As the slug rises: Once subversive, UCSC's beloved mascot turns 25

At a quarter century, the counter-cultural symbol is now a campus icon

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The Banana Slug character (shown here with a newly redesigned costume) may very well be the most recognizable image associated with UC Santa Cruz. Walking around the campus, Sammy always runs into admirers.
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Sammy the Slug has meet-and-greet responsibilities at many campus functions and sporting events. (Photos by Carolyn Lagattuta)
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In the mid-1980s, a student group called Bobby and the Slugtones recorded "The Slugs Are Back," a protest song expressing their pride for the underground mascot.
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In 1986, People magazine devoted a full page to a story about the newly crowned Slug mascot at UCSC.
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Invitations to Chancellor Robert Sinsheimer's retirement reception, on June 5, 1987, included a cartoon banana slug hugging its early rival, the sea lion.

It’s hard to remember that UCSC's mascot, the banana slug, was once subversive. For the slug’s earliest fans, rallying behind the mollusk was a mischievous gesture, a thumb in the eye of the status quo.

These days, 25 years after it became the campus's official mascot, the slug could not be more accepted and beloved. UCSC’s chancellor, George Blumenthal, walks around campus wearing a slug ballcap. His cell phone ringtone is the UCSC banana slug fight song, courtesy of the Austin Lounge Lizards.

Students vie for the chance to wear a newly redesigned Sammy the Slug costume at sports events and campus picnics. Tourists eat peanut butter-filled candy slugs at popular Mackenzies Chocolates in Santa Cruz.

Online, you can find slug pom poms, tall socks, pillows, plush toys, key chains, scarves, mugs, and face decorations. All of this slug paraphernalia can make people forget that this mascot’s future once hung on a slender thread of slime.

A slimy history

Soon after UCSC first opened its doors in 1965, the students started taking hikes through the redwoods. It didn’t take them long to notice the giant, banana-yellow organisms hanging around the ferns and the underbrush.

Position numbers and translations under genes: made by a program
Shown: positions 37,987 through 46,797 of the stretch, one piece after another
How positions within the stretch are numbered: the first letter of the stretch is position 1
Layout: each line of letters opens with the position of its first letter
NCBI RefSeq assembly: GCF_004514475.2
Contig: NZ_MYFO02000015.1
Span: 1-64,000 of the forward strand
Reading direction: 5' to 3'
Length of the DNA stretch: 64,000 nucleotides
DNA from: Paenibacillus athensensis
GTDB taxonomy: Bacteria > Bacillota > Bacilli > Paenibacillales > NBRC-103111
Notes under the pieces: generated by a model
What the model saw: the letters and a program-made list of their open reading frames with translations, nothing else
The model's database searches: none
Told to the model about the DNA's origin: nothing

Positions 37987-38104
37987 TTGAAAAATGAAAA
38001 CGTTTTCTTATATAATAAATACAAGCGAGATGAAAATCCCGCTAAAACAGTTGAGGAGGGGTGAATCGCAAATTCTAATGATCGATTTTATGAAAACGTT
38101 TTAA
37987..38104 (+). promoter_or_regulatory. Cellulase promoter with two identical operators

Native to western North America, these creatures are the second largest land slugs in the world. They descended from marine snails who tried their luck on land 400 million years ago.

Students knew what they were doing when they adopted the slug. If other colleges used fierce mammals to hype their footballs teams, then UCSC, which had no football team, would take up the cause of a slow-moving, slimy creature that had no spine or shell and could mate for eight hours at a time.

"The slug just suited the campus so well--its symbiotic relationship with the redwoods and its nonviolent Gandhi-an characteristics," said Marc Ratner (Cowell '87, linguistics).

Ratner would later give the slug a popularity boost by designing the "Fiat Slug" logo--showing a cartoon slug wearing glasses while reading Plato. ("Fiat Slug" means "Let there be Slug" in Latin.) But without a series of events that began in 1980, it's possible the slug would have merely enjoyed a long life as an underground mascot at UCSC.

Turning point

That was the year Chancellor Robert Sinsheimer brought the campus into the National Collegiate Athletic Association as a Division III school for the first time. Until then, UCSC had unofficial sports “clubs” but no NCAA teams.

Sinsheimer felt that Division III status was a good compromise; it enabled UCSC to compete while holding on to its “traditional low-key approach to athletics.”